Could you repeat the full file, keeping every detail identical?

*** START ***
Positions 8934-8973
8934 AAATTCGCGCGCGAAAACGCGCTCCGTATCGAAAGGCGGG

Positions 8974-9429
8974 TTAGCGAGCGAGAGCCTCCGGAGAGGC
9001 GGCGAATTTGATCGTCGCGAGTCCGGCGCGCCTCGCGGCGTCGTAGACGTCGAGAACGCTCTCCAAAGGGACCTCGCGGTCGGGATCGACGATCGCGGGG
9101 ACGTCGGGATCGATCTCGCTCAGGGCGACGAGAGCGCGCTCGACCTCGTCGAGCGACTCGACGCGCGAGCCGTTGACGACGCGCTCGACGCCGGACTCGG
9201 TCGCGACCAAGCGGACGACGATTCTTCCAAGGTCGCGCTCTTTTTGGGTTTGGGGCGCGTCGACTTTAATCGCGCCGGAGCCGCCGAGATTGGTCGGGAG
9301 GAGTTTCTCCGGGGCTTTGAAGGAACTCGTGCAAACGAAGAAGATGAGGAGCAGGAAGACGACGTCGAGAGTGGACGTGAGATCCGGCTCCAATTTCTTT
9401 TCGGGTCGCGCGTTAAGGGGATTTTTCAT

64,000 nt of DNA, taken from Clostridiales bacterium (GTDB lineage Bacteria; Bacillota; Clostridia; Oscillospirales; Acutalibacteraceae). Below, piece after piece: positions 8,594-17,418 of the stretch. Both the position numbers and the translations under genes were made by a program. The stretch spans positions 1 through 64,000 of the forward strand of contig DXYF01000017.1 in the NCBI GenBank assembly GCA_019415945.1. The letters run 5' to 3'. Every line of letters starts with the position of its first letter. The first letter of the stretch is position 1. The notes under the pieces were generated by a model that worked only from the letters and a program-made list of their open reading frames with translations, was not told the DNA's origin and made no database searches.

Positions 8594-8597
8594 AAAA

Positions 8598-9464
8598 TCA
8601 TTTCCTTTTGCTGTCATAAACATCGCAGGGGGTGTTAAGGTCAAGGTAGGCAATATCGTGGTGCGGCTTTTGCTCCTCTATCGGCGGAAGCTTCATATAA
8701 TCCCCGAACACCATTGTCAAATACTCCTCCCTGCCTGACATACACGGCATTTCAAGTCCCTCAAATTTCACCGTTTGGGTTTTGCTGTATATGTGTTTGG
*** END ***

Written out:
Positions 8934-8973
8934 AAATTCGCGCGCGAAAACGCGCTCCGTATCGAAAGGCGGG

Positions 8974-9429
8974 TTAGCGAGCGAGAGCCTCCGGAGAGGC
9001 GGCGAATTTGATCGTCGCGAGTCCGGCGCGCCTCGCGGCGTCGTAGACGTCGAGAACGCTCTCCAAAGGGACCTCGCGGTCGGGATCGACGATCGCGGGG
9101 ACGTCGGGATCGATCTCGCTCAGGGCGACGAGAGCGCGCTCGACCTCGTCGAGCGACTCGACGCGCGAGCCGTTGACGACGCGCTCGACGCCGGACTCGG
9201 TCGCGACCAAGCGGACGACGATTCTTCCAAGGTCGCGCTCTTTTTGGGTTTGGGGCGCGTCGACTTTAATCGCGCCGGAGCCGCCGAGATTGGTCGGGAG
9301 GAGTTTCTCCGGGGCTTTGAAGGAACTCGTGCAAACGAAGAAGATGAGGAGCAGGAAGACGACGTCGAGAGTGGACGTGAGATCCGGCTCCAATTTCTTT
9401 TCGGGTCGCGCGTTAAGGGGATTTTTCAT

64,000 nt of DNA, taken from Clostridiales bacterium (GTDB lineage Bacteria; Bacillota; Clostridia; Oscillospirales; Acutalibacteraceae). Below, piece after piece: positions 8,594-17,418 of the stretch. Both the position numbers and the translations under genes were made by a program. The stretch spans positions 1 through 64,000 of the forward strand of contig DXYF01000017.1 in the NCBI GenBank assembly GCA_019415945.1. The letters run 5' to 3'. Every line of letters starts with the position of its first letter. The first letter of the stretch is position 1. The notes under the pieces were generated by a model that worked only from the letters and a program-made list of their open reading frames with translations, was not told the DNA's origin and made no database searches.

Positions 8594-8597
8594 AAAA

Positions 8598-9464
8598 TCA
8601 TTTCCTTTTGCTGTCATAAACATCGCAGGGGGTGTTAAGGTCAAGGTAGGCAATATCGTGGTGCGGCTTTTGCTCCTCTATCGGCGGAAGCTTCATATAA
8701 TCCCCGAACACCATTGTCAAATACTCCTCCCTGCCTGACATACACGGCATTTCAAGTCCCTCAAATTTCACCGTTTGGGTTTTGCTGTATATGTGTTTGG